What is a micronation?




The definition for micronation above, taken from the Complete & Unabridged 10th Edition of the Collins English Dictionary, says a lot about what micronations actually are, but is also inaccurate, just as the Wikipedia definition for micronation is inaccurate.

Yes, a micronation is an entity that lays claim to sovereign status as an independent nation, but it is not true that it exists only on the Internet, or within the private property of its members.

For starters, there are actually two types of micronations: secessionist micronations and non-secessionist micronations.

Secessionist micronations seriously claim more than the private property of their nationals, and claim territory internationally recognised to be incorporated into the territory of sovereign states.

Non-secessionist micronations, which are more common, either don't have land claims (virtual micronations, which exist only on the Internet), or like NSK State, claim to exist only in the dimension of time, but not in space; claim their backyards/gardens only, and/or those of their nationals (single or multiple diaxenospitia micronations); or have irredentist claims to single or multiple disputed territories, terrae nullius, claimed or unclaimed areas in Antarctica, or disappearing islands.

Actually with non-secessionist micronations, claims can get even broader than the description above. Several micronations claim one trash or garbage island through a multilateral treaty called the Great Pacific Garbage Patch Treaty (GPGPT), or all of the world's trash or garbage islands through a multilateral treaty called the Multi-Oceanic Garbage Patch Treaty (MOGPT). Several micronations claim all of the world's space debris populations through a multilateral treaty called the Space Debris Treaty (SDT).

One micronation, the United Micronations Multi-Oceanic Archipelago (UMMOA), doesn't just exist on the Internet, but actually runs its own Internet, the Cesidian Root, and this reality is even recognised by a new IGO.

One micronation, the Kingdom of Vikesland, doesn't just exist on the Internet, but for a brief moment in time has also existed above the earth's atmosphere. In August 2008, the Kingdom of Vikesland (then known as the Principality of Vikesland), became the first micronation to send its flag into the very vacuum of space.

So dictionaries that claim that micronations exist only on the Internet, or within the private property of their nationals, haven't really done their fact-checking.

It is also not true that all micronations are unrecognised by real nations.

The Naminara Republic is a micronation that was created in 2006 as a culturally-focused tourism booster for the privately-owned island of Nami. Yet the micronation supports a regular calendar of fine art, literary and culturally-focused events, often in cooperation with international organisations such as UNICEF and UNESCO, and has recently launched, along with a group of nine provincial governments, a regional tourism consortium to promote diverse travel programs in different provinces in Korea. While not enjoying, or even demanding any kind of de jure recognition, it is clear that the Naminara Republic enjoys quite a bit of de facto recognition, and at very high levels.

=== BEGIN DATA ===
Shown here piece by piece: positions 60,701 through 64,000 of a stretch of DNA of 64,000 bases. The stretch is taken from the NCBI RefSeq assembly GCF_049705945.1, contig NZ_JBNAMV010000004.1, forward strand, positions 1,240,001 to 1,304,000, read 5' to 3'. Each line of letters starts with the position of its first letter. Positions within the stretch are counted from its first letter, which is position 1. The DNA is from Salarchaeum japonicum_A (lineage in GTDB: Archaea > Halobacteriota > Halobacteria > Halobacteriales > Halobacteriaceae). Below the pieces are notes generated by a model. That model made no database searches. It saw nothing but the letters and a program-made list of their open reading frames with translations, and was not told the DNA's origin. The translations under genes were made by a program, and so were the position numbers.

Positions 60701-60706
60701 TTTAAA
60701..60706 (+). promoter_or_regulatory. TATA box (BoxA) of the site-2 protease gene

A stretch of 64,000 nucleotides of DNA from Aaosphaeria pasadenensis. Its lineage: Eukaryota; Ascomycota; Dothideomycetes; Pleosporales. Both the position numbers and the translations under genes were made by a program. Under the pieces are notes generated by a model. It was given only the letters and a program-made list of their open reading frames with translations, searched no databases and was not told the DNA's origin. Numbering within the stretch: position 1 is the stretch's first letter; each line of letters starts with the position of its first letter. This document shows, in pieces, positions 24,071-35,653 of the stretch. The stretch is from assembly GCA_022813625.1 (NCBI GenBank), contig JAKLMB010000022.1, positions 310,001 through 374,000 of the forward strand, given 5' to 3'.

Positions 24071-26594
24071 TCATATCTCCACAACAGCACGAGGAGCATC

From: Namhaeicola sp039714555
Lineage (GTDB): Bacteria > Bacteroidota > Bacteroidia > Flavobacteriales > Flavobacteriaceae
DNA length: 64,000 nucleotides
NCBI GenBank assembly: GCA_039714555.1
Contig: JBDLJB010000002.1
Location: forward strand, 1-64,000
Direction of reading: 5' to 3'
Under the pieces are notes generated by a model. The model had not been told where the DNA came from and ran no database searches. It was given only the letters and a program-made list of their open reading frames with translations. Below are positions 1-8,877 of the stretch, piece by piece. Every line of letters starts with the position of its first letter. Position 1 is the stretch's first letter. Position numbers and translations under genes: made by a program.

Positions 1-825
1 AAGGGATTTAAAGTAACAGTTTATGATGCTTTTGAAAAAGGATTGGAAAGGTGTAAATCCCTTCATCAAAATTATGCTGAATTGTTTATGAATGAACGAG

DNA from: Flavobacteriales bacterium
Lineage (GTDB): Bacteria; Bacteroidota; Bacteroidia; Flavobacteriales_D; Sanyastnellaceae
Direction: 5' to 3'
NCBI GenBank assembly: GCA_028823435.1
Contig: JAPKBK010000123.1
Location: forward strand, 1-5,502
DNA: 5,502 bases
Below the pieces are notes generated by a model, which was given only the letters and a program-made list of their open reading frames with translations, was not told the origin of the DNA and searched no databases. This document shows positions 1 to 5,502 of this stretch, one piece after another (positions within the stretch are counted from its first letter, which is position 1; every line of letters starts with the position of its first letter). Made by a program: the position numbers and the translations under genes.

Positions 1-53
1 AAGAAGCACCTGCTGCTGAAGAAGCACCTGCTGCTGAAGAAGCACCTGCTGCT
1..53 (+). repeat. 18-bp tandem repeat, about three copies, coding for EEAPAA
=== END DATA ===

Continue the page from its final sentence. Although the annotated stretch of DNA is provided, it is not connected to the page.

The Naminara Republic is also not the only micronation which regularly sponsors culturally-focused events. NSK State produces music through the musical group Laibach, other NSK members produce visual arts, graphics, film and video, and several "NSK Rendez-Vous" have presented shows in the guise of an embassy, or as a territory of their state, in fine art galleries or museums.

There are more examples of micronations enjoying some level of recognition by real nations.

In November 1968, an English court declared itself outside the jurisdiction of Sealand. This action made the Principality of Sealand the first micronation to gain some de facto recognition.

The Republic of Saugeais is an officially sanctioned, tongue-in-cheek micronation located in eastern France, in the département of Doubs.

Some micronations also have public disputes with real nations about their claims.

In the case between the Principality of Sealand and the United Kingdom, a spokesman for the Foreign Office in 2000 has said: "Her Majesty's Government does not recognise the Principality of Sealand as a separate entity. Therefore it is governed by UK law." It is clear that the British Government disputes Sealand's territorial claims. Sealand is a secessionist micronation.

A similar thing has happened to the United Micronations Multi-Oceanic Archipelago (UMMOA). A spokesman for the US Department of the Interior (USDOI) in 2012 has said that it doesn't recognise Tallini's or the UMMOA's claims. "Midway Atoll remains an insular area of the United States of America. The U.S. Fish and Wildlife Service carries out administration of the island out of its Honolulu office." It is clear that the US Government disputes the UMMOA's territorial claims. However, the UMMOA is a non-secessionist micronation.